Picture of Keep a knife sharp (using a steel)
Keep your knives sharper, longer, by using a steel every time you pick up a knife.  Lots of people complain that their knives are dull, but I don't think I've ever seen a home cook use a steel (even though they are included in many knife sets).

I want to be clear here (and possibly clear up some misconceptions).  A steel will keep a knife sharp.  A steel will do nothing for a mostly or very dull knife.  A steel DOES NOT sharpen knives.  If you have a sharp knife and properly use a steel every time you use that knife, it will remain properly sharp 2 - 3 times longer than if you don't use a steel. This is, of course, a generalization and is variable depending on how much and how properly you use your knives, but it gives you an idea of the benefits of using a steel.

Note: I wouldn't recommend using a steel on serrated knives, especially the cheap knives with very small serrations (the 'miracle knives' that are on infomercials). 

Step 1: Why it works

Picture of Why it works
Here are 3 pictures, each of a cross section of the very small cutting edge of a knife. The picture would be about a millimeter high, so the scale is very small.

The first is a sharp knife, this is what we're trying to maintain.

The second is a truly dull knife.  Using a steel on this edge will do nothing - you're wasting your time.

The third is a 'dulling' knife with the edge rolled over to one side; the very tip of the cutting edge deformed by normal use (even just a few cuts can do this).  After using a steel on this edge, the nice cutting edge of the sharp knife will be re-gained.   If not righted, the knife with an edge like this one will continue to deform and pretty soon you'll have a dull knife. NOTE:  Because it's so small, you can't really see this deformation.  Just because you don't see the edge of your knife deforming in this fashion doesn't mean it's not happening!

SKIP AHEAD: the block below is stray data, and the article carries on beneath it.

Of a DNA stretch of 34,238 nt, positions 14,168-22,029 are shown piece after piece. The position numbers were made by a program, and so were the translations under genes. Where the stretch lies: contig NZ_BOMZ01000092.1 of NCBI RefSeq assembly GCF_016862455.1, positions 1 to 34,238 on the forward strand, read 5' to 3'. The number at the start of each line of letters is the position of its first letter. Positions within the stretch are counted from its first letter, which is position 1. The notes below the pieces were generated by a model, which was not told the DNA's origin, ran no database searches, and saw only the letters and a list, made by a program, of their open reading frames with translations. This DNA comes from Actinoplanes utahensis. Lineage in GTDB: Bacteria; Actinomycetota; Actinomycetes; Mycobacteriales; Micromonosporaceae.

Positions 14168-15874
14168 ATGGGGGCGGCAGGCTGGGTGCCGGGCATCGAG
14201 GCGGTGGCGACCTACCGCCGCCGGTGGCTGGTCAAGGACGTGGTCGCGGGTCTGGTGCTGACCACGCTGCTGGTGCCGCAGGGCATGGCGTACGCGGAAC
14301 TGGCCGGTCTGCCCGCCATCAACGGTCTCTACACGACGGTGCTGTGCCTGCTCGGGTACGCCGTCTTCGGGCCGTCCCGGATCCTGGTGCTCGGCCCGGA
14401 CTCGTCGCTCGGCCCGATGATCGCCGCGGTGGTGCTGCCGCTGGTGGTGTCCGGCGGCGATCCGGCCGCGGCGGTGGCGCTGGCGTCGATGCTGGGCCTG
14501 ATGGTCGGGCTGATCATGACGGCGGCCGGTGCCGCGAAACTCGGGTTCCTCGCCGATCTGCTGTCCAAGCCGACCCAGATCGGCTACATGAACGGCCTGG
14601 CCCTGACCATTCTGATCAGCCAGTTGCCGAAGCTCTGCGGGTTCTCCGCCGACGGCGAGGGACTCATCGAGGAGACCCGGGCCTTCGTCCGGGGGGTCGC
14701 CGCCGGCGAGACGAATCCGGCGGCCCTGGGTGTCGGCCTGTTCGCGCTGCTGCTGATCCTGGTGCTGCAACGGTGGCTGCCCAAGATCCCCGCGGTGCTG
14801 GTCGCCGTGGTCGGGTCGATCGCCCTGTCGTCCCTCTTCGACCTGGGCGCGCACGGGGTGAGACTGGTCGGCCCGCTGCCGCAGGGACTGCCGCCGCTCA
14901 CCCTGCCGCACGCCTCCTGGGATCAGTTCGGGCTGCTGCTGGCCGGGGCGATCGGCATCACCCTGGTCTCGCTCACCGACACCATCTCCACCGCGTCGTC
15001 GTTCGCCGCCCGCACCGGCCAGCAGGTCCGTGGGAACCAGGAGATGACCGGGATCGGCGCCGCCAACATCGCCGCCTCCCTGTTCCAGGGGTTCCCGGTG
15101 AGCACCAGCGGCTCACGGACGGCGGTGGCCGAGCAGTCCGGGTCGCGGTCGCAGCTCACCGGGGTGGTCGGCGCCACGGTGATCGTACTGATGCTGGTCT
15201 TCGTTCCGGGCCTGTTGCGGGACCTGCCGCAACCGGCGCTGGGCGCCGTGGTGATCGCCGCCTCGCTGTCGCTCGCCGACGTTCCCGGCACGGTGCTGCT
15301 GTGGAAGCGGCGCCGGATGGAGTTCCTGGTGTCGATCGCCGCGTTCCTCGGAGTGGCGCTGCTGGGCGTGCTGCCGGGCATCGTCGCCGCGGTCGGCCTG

AndyGadget1 year ago
Great Instructable.
I always give my kitchen knives a few strokes with a steel before putting them away so I know they'll always be sharp next time I use them. 
I also give the sharpened knife a wipe with a cloth to remove the steel powder from the blade, and give my steel a good wash every now and then as it's amazing how much powdered steel accumulates in the grooves.
Nicely done! Very few people understand how using a steel works, and you illustrated the process well.
Very few people understand sharpening in general. I'm not sure if this article is going to change that either. I do know you don't want a wire edge on a work knife. As feather edges do have a tendency to bend over, and that has the effect of making a knife dull. The only time a wire edge will help you is if you are scraping. A wire edge will never benefit anyone cutting anything though. The real solution to this problem is to strop a sharpened knife to remove the wire edge from the blade. A very sharp edge is still a fairly delicate affair, so a steel can be used to refine the edge between hones. Personally I can't be bothered using steels though. If I determine a knife is dull I just sharpen it. Using Henckels knives helps too :)